Black History Month is an annual celebration of achievements by African Americans and a time for recognizing the role people of color hold in U.S. history. In February, we pay tribute to the generations of African Americans who struggled with adversity to achieve full citizenship in American society. The history of black people is diverse, unique and has contributed a lot to the development of this nation. In honor of the month long celebration, we love to see major influential organizations do their part to spread a positive narrative about black people. The Huffington Post has now entered the chat and dropped a major gem by creating a digital museum about black hair called Black Hair Defined.
Lydia Polgreen, a proud NY Times Alumni and now Editor in Chief at The Huffington Post, went to Twitter to announce the release of the project on February 3, 2020. The boss journalist stated, “For Black History Month we created a digital museum of Black hair. You are welcome.” According to the HuffPost, they “celebrate hair as an artistic form of expression.”
The celebration is well needed after all the adversity black people have experienced in their work place, schools and certain social settings when it comes to the presentation of their hair. The Los Angeles Times reported California signed a bill and became the first state to outlaw racial discrimination based on hairstyle back in 2019. But of course African Americans still struggle with receiving full acceptance.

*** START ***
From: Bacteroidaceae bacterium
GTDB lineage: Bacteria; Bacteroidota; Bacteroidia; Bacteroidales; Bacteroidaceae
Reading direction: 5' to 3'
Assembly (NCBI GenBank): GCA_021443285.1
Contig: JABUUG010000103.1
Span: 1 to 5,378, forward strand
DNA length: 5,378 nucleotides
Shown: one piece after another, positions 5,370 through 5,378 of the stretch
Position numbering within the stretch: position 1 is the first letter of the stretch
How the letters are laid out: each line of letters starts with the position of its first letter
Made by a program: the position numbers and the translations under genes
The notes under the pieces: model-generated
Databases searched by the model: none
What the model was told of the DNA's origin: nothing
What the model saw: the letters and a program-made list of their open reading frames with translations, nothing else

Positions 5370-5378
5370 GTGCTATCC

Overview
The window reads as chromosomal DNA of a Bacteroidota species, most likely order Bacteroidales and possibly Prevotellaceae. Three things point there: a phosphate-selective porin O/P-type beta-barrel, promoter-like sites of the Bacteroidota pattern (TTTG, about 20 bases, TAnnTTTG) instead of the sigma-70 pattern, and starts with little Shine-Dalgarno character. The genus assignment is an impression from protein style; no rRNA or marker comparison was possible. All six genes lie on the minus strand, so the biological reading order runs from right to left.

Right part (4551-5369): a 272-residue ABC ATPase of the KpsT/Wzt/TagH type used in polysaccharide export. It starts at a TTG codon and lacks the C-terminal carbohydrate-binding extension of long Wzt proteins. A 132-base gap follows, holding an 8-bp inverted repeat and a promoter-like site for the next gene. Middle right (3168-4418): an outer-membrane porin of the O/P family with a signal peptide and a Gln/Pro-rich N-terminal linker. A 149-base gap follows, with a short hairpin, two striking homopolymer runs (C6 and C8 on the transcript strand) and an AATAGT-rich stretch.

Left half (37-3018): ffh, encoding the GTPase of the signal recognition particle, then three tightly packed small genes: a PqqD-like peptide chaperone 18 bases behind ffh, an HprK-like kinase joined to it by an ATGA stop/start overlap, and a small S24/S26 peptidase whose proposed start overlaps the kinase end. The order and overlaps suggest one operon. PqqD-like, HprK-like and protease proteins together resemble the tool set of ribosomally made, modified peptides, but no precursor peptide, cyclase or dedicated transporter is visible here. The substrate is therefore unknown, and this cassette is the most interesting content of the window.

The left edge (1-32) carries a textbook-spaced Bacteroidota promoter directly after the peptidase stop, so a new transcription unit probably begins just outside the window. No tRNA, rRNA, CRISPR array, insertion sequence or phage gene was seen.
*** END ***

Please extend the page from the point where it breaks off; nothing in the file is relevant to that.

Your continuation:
In a time where digital content is prevalent, this digital museum gives access to anyone with a device from a smartphone to a desktop. The museum features beautiful shots of 18 people with different hair styles and textures. In addition we see a short bio of the model, where they are from, their age, and how they care for their hair. As an extra bonus, some slides even have an accompanying video showing slow-mo, and close up shots of the model’s hair.
Jasmine Cobb is an expert in media depictions of black people throughout history. While speaking to the HuffPost she stated, “We shouldn’t limit the discussion of Black aesthetics to productions apart from the human body,” She continued. “What Black people do with hair — not just the styling of it, but the care for it — is also a question of Black aesthetics.”
We must say we are excited for the celebration of black culture and hope more organizations can make this a part of their normal curriculum, even outside of black history month.